Having been involved in refereeing since 1970, I think I can speak with some authority on the subject. I’m talking about match control and the ability to make those difficult decisions, and bugger the consequences.
I recently watched a woman referee from Nigeria in the CAF Africa Women’s Cup of Nations. If I tell you that she had all that is required to be one of the best, I’m definitely not lying. Her positioning was a little suspect, but nothing that can’t be cured with a little coaching and mentoring.
Ndidi Madu gave an outstanding display of courage, fortitude and personal strength, the likes of which I haven’t witnessed for a long time.
This was in the quarterfinal match between Algeria and Mali. The game ended 3-2 in favour of Mali, and three of the five goals scored in the match were penalties.
This woman had no fear, and went about her job with professionalism and determination. Her ability to interpret the laws of the game was refreshing and she gave an example of officiating that others would and should be proud of.
Just reflect on this.
The score is 2-all and the game is in the 92nd minute. There’s one minute left of the three added on and, although everyone is gearing up for a penalty shoot-out, she awards a penalty to Mali. The spot kick is scored and Mali progressed to the semifinal.
All penalties were justified and how she spotted the shirt pulling for the infringement in additional time, I’ll never know. But spot it she did and had no hesitation in awarding the penalty.
In an article I wrote some time ago for another media outlet, I emphasised that a penalty kick is the same as a direct free kick outside the penalty area.
Too many times I see referees hide behind the excuse that they didn’t see the incident or were unsighted – or some other lame excuse – for fear of upsetting a certain team, coach or supporters. This, to me, is refereeing cowardice and if they were soldiers, they would be court-martialled and shot.
Match officials like that we do not need. These guys should go and take up some other sport that is less demanding and stressful.
In fairness to our woman counterparts, they are a lot more brave when it comes to awarding the ultimate sanction (penalty) and they are also not scared to issue yellow or red cards. Our male officials could learn a lesson or two from them.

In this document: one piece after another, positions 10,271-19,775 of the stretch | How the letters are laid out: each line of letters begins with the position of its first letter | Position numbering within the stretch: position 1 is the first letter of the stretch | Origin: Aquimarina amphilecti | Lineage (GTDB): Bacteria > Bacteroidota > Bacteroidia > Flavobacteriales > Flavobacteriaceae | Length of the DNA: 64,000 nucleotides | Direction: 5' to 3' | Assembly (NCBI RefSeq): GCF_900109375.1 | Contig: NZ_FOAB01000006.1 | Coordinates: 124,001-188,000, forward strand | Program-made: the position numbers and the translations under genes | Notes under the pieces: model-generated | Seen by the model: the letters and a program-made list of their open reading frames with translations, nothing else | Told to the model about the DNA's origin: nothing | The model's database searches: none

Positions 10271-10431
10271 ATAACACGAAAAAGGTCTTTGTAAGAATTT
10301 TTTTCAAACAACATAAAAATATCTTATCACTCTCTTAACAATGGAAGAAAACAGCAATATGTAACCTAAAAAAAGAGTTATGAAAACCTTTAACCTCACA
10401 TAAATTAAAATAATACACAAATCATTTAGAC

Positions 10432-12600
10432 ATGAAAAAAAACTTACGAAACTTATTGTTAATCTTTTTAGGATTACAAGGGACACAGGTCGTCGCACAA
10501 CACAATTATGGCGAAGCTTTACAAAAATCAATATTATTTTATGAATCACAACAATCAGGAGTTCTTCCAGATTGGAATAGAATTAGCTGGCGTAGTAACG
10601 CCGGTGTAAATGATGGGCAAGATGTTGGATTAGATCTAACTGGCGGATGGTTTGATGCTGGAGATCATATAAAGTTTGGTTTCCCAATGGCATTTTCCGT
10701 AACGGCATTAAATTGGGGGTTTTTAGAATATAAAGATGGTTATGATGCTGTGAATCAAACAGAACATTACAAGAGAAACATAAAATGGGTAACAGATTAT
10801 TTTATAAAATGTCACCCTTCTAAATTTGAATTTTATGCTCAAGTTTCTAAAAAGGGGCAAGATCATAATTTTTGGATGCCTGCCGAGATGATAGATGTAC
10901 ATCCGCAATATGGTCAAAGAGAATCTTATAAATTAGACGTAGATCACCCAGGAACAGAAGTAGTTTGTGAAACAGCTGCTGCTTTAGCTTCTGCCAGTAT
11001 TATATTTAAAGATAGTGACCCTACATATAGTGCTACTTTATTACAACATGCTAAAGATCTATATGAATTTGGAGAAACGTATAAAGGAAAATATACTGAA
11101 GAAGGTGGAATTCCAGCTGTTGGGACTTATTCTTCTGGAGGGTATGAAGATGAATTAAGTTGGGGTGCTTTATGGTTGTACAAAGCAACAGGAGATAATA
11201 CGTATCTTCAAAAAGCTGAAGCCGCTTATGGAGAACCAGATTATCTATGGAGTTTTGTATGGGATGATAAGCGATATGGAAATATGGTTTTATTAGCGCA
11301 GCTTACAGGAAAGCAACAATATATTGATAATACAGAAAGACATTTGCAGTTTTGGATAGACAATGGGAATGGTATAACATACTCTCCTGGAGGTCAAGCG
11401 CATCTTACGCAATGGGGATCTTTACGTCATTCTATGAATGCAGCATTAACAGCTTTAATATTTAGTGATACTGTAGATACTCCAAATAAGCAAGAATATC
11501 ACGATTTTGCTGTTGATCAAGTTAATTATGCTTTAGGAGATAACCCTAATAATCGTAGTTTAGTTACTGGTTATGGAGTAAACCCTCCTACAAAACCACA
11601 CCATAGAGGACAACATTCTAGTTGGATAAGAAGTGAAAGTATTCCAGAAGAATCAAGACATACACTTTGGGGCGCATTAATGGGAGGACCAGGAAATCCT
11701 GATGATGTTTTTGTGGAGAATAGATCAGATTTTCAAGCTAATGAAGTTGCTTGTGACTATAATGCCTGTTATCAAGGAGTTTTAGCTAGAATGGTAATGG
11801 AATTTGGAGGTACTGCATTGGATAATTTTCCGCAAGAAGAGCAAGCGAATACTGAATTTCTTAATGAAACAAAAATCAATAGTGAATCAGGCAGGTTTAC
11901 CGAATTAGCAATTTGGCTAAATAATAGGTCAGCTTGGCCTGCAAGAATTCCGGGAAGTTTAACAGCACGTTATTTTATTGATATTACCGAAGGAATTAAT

It’s important to remember that a direct free kick outside the penalty area is a penalty kick inside – but I regularly witness the men in black (never the women – they apply the laws correctly) shying away from doing what they get paid to do.
For example, let’s say there are 15 direct free kicks per team in a game. If those direct free kick incidents happened inside the penalty area, how many male referees would award 15 penalties? Well, let me tell you – probably one. Who would that one be? Me.
Some time ago, South African referee Victor Gomes awarded five penalties in a game between Ajax Cape Town and Mamelodi Sundowns.
There was an uproar, but television replays proved that Gomes was correct. Even Sundowns coach Pitso Mosimane sarcastically castigated Gomes, calling him “the man of the match”.
He also fell under cosh for awarding 11 penalties in four games.
Again, there was an uproar. Why, I ask? What’s the problem?
I’ll tell you the problem – some referees are not doing their job, the job they get paid to do, for fear of a backlash from players, coaches, clubs and supporters.
If that is the case – and I’m talking to those referees who indulge in this cowardice – get out of the game and take up golf, tennis or some less stressful sporting activity because, one thing is for sure, you ain’t suited to this sport.
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